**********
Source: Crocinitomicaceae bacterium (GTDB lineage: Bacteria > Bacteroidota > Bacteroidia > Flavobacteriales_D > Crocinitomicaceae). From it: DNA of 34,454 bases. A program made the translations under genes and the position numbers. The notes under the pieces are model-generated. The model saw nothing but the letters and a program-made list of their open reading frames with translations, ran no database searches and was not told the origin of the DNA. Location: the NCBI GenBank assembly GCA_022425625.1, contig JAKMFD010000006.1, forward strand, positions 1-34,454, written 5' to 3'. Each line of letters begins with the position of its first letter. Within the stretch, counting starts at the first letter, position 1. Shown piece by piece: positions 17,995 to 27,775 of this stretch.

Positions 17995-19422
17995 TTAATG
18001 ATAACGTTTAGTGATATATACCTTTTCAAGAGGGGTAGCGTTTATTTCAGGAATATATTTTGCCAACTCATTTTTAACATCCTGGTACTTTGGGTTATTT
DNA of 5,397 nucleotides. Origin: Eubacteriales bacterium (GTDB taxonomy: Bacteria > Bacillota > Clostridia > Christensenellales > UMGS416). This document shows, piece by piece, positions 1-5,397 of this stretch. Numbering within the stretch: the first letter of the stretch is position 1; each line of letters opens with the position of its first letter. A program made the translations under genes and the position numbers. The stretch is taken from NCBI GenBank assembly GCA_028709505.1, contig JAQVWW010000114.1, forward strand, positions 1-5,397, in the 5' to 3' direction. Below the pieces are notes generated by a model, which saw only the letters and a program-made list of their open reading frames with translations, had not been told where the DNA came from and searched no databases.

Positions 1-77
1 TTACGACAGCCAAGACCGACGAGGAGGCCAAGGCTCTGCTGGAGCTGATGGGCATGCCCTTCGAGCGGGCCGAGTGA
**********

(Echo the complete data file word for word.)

Source: Crocinitomicaceae bacterium (GTDB lineage: Bacteria > Bacteroidota > Bacteroidia > Flavobacteriales_D > Crocinitomicaceae). From it: DNA of 34,454 bases. A program made the translations under genes and the position numbers. The notes under the pieces are model-generated. The model saw nothing but the letters and a program-made list of their open reading frames with translations, ran no database searches and was not told the origin of the DNA. Location: the NCBI GenBank assembly GCA_022425625.1, contig JAKMFD010000006.1, forward strand, positions 1-34,454, written 5' to 3'. Each line of letters begins with the position of its first letter. Within the stretch, counting starts at the first letter, position 1. Shown piece by piece: positions 17,995 to 27,775 of this stretch.

Positions 17995-19422
17995 TTAATG
18001 ATAACGTTTAGTGATATATACCTTTTCAAGAGGGGTAGCGTTTATTTCAGGAATATATTTTGCCAACTCATTTTTAACATCCTGGTACTTTGGGTTATTT
DNA of 5,397 nucleotides. Origin: Eubacteriales bacterium (GTDB taxonomy: Bacteria > Bacillota > Clostridia > Christensenellales > UMGS416). This document shows, piece by piece, positions 1-5,397 of this stretch. Numbering within the stretch: the first letter of the stretch is position 1; each line of letters opens with the position of its first letter. A program made the translations under genes and the position numbers. The stretch is taken from NCBI GenBank assembly GCA_028709505.1, contig JAQVWW010000114.1, forward strand, positions 1-5,397, in the 5' to 3' direction. Below the pieces are notes generated by a model, which saw only the letters and a program-made list of their open reading frames with translations, had not been told where the DNA came from and searched no databases.

Positions 1-77
1 TTACGACAGCCAAGACCGACGAGGAGGCCAAGGCTCTGCTGGAGCTGATGGGCATGCCCTTCGAGCGGGCCGAGTGA